Avoid Penalties & Reputational Damage: An Approach to Illegal Working Compliance

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Avoid Penalties & Reputational Damage: A Proactive Approach to Illegal Working & Right Work Compliance in the UK

The UK’s evolving position on immigration and Right Work has put corporate compliance front and centre. With each change in regulation, the gravity of oversight becomes starkly apparent, signalling the government’s proposed tougher stance. In an announcement on 7th August 2023, Rt Hon Robert Jenrick MP, the Minister for Immigration, unveiled a plan to significantly increase penalties for businesses found employing illegal workers — the steepest rise since 2014.

The proposal reveals a jump from £15,000 to a frightening £45,000 per illegal worker for a first offence. Repeat offender employers face a penalty rising from £20,000 to £60,000. Jenrick, highlighting the seriousness of this enforcement, shared that employers have been hit with nearly 5,000 civil penalties since 2018, totalling an eye-watering £88.4 million. The intensification of immigration enforcement actions, marking a 50% rise compared to last year and arrests in 2023 already exceeding the total of 2022, provides an unmistakable warning to employers.

These aren’t just arbitrary numbers; they signify pressing challenges UK businesses must navigate. Beyond substantial financial implications, there’s the threat of significant reputational damage from the Home Office’s strategy of public “name and shame”, operational challenges, and potential suspension or revocation of sponsor licenses, jeopardising the continuity of sponsored workers. The challenge increases for businesses with multiple sites, where oversight often gets decentralised, leading to a greater risk of non-compliance. The Home Office has hinted at forthcoming consultations aimed at strengthening actions against businesses with a Home Office Sponsor Licence that employ illegal workers, the proposed measures are in addition to the remote audits previously announced and are now fully operational.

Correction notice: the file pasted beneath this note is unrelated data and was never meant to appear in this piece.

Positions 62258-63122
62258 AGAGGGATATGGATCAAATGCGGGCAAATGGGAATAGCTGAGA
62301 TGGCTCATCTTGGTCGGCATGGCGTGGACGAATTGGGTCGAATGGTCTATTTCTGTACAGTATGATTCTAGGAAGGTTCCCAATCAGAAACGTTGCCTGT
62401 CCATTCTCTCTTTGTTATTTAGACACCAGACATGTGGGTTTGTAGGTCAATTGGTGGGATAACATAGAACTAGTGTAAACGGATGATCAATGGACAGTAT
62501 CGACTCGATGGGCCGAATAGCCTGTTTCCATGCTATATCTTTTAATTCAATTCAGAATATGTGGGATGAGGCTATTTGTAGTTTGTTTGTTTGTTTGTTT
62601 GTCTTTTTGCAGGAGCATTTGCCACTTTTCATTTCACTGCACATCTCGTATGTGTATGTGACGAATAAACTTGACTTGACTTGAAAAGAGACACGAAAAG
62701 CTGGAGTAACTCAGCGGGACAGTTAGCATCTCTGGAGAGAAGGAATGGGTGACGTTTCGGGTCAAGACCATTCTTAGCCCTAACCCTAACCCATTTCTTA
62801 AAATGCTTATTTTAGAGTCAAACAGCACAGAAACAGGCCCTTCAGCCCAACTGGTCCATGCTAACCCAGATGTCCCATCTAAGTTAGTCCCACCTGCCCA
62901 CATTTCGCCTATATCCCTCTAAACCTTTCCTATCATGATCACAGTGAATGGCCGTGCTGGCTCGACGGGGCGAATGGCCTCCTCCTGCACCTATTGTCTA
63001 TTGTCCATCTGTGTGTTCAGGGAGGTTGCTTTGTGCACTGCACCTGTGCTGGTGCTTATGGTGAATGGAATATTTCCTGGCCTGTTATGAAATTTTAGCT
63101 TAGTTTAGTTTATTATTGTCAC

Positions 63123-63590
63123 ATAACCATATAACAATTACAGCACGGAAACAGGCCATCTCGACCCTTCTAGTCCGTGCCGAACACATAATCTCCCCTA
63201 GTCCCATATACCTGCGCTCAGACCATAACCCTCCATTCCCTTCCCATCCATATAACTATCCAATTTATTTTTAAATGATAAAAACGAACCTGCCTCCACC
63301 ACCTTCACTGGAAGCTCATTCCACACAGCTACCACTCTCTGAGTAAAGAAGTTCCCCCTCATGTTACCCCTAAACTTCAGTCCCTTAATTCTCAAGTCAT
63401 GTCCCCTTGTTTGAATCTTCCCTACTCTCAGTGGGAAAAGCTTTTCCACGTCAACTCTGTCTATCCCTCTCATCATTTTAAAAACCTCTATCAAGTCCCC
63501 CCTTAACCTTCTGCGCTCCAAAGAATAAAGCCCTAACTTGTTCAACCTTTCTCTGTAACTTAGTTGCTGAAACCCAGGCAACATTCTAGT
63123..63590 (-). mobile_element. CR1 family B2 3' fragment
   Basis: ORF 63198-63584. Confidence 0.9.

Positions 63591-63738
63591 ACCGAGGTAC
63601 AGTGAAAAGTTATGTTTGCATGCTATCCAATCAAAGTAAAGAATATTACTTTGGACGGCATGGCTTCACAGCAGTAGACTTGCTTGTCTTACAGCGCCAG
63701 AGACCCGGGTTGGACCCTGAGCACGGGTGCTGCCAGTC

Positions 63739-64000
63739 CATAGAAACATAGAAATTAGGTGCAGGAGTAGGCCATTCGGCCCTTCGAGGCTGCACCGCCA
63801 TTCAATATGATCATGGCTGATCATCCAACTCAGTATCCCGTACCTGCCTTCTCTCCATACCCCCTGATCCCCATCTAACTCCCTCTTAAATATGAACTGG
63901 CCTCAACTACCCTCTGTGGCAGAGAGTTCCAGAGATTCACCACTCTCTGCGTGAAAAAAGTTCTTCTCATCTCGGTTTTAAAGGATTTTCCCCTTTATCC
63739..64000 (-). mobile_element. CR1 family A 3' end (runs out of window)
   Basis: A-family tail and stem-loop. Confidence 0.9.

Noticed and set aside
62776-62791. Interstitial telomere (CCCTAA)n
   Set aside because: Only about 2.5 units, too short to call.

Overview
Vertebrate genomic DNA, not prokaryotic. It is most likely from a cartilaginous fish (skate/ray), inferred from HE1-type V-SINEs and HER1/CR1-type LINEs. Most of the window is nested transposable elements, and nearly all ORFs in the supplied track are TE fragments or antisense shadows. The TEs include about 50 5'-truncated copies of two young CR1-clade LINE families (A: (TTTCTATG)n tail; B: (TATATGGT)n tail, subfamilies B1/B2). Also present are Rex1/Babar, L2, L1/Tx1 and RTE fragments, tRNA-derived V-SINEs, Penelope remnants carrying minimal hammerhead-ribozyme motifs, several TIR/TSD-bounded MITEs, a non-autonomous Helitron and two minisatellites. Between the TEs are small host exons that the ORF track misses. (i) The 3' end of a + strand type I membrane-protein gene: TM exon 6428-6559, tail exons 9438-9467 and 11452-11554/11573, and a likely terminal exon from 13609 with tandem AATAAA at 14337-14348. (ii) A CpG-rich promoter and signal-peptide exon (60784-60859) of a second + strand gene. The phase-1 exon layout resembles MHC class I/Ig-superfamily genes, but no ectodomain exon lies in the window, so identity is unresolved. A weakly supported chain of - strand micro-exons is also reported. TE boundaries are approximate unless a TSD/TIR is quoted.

So, where should businesses turn their focus?

We propose a 5-step action plan:

  1. Regular Audits: Frequently review and audit your employment records. Ensure all your employees have the right to work in the UK. Use mock Home Office Compliance Audits to pinpoint areas that require attention. It’s wise to identify and tackle any issues before the Home Office does.
  2. Comply with your Sponsor Duties: If you have a Home Office Sponsor Licence, actively manage it within the Sponsor Management System (SMS). It’s not just about having the license but ensuring you’re fulfilling ALL the duties that come with it. Familiarise yourself with these duties and set up robust procedures to handle them efficiently.
  3. Continuous Training: Equip your HR and recruitment teams with up-to-date knowledge of immigration laws and sponsor duties. A fortified hiring process is the cornerstone of compliance.
  4. Legal Consultations: Work closely with immigration experts and legal professionals who can offer up-to-date advice and guide you through the ever-evolving landscape.
  5. Stay Informed: Subscribe to official updates, newsletters, and alerts from the Home Office or immigration experts. Being proactive and staying abreast of the latest changes can be your best defence against inadvertent non-compliance.

By adhering to these steps, companies can not only avoid hefty penalties but also ensure they remain attractive to international talent, thereby leveraging the benefits of a diverse workforce and filling shortages.

If you’re wondering where to start or how to ensure you’ve covered all bases, here at Immtell we are ready to help. We’re dedicated to guiding businesses through the labyrinth of UK immigration matters, ensuring that compliance is more than just a checkbox but a standard operating procedure. Contact us today to start the conversation. 

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